Victoria's information commissioner Sven Bluemmel has raised the possibility that a one-off hack, created to satisfy a demand by law enforcement that access be provided to a particular device, could well end up being re-used with modifications, resulting in a situation which the draft encryption bill has pledged to avoid - systemic weaknesses.
Big telcos Telstra and Optus have focused on how the Federal Government's encryption bill would affect their businesses in their submissions made to the public consultation on the draft bill, rather than the wider ramifications of the legislation.
Barely one week of parliamentary sitting days after the date for comment ended, the Federal Government's party room has endorsed the contentious encryption bill and it could be introduced into the House of Representatives as early as Thursday.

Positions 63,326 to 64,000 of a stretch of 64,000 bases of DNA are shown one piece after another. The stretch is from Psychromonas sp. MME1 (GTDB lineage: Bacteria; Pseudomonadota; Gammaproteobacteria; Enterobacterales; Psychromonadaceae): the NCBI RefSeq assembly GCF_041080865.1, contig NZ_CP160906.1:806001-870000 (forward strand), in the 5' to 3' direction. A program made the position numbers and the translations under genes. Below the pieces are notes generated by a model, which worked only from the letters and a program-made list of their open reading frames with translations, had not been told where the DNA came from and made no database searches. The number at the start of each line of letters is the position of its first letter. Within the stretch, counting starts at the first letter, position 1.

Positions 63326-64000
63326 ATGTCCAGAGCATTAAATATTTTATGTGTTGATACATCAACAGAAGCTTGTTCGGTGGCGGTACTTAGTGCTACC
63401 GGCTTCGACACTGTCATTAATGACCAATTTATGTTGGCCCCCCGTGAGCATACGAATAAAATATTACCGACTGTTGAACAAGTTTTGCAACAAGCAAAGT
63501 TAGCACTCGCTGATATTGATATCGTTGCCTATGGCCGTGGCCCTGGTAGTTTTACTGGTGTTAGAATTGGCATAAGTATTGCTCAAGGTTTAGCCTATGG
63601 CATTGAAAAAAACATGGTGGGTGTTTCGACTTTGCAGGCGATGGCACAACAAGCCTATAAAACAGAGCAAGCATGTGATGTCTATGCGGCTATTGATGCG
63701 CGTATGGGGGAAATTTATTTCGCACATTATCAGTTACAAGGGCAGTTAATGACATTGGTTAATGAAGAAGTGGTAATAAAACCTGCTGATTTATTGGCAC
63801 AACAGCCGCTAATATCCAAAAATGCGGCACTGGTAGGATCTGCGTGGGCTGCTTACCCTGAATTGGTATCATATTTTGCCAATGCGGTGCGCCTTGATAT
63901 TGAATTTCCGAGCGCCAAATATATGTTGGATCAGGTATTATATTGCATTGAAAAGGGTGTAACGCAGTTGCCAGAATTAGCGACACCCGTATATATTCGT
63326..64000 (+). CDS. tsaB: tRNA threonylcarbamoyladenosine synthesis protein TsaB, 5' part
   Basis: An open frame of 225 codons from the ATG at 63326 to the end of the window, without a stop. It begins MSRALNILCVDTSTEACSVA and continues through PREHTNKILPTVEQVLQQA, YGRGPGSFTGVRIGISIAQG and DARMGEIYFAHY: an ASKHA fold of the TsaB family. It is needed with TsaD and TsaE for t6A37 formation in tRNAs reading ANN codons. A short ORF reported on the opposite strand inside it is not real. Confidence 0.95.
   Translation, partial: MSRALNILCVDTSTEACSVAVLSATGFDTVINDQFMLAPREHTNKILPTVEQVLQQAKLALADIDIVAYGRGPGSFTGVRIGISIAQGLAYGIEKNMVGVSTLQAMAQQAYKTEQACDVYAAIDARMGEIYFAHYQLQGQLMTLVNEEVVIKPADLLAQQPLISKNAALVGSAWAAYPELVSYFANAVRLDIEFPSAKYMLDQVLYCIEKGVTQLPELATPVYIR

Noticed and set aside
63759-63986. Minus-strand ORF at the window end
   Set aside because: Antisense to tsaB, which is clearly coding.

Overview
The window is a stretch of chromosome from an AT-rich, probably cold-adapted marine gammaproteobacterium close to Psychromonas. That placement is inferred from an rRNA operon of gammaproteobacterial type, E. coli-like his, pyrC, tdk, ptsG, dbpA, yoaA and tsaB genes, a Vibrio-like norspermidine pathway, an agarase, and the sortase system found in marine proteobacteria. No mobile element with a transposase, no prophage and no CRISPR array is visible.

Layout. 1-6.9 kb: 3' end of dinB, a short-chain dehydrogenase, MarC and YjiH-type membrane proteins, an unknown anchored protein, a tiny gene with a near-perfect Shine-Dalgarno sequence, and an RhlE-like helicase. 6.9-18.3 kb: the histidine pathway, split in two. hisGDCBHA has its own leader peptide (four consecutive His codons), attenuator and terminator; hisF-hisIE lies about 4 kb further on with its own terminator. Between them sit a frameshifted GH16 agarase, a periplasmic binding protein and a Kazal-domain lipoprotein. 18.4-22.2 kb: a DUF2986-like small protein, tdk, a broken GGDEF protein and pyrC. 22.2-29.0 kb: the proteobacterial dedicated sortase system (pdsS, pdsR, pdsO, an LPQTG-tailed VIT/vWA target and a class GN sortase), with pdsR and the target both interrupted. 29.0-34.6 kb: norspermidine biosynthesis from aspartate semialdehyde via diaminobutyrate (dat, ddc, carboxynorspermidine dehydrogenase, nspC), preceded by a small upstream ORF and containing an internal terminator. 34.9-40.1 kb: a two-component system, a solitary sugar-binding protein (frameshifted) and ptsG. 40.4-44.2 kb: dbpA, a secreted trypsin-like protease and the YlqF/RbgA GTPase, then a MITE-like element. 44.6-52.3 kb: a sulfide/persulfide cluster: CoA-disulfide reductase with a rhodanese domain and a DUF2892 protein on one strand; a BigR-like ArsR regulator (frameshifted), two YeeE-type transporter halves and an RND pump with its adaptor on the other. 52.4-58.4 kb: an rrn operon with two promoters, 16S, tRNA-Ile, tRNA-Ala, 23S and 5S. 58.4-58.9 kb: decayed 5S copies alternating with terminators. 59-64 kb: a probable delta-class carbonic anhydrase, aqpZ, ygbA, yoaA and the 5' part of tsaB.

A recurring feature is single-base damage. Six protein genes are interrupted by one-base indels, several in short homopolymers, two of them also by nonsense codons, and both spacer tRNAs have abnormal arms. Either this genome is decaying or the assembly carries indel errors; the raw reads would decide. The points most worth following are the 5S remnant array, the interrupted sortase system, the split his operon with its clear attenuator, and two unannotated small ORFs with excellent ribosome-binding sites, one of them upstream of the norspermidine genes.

Expected to be planned obsolete by the end of the year. Nothing but a malware spying and tracking device. More[…]
Timmy? As in Pipeline Tim... sorry bad Apple joke.NBN 2.0 is surely what's in the pipeline... NBN Co won't just[…]
It's only pointless if you're a pot head that wants a high THC level. This has a high CBD content[…]
Interesting. Australia might be slightly overdue for an upgrade of its copper communications infrastructure if it's to have any chance[…]
Well that's bloody pointless!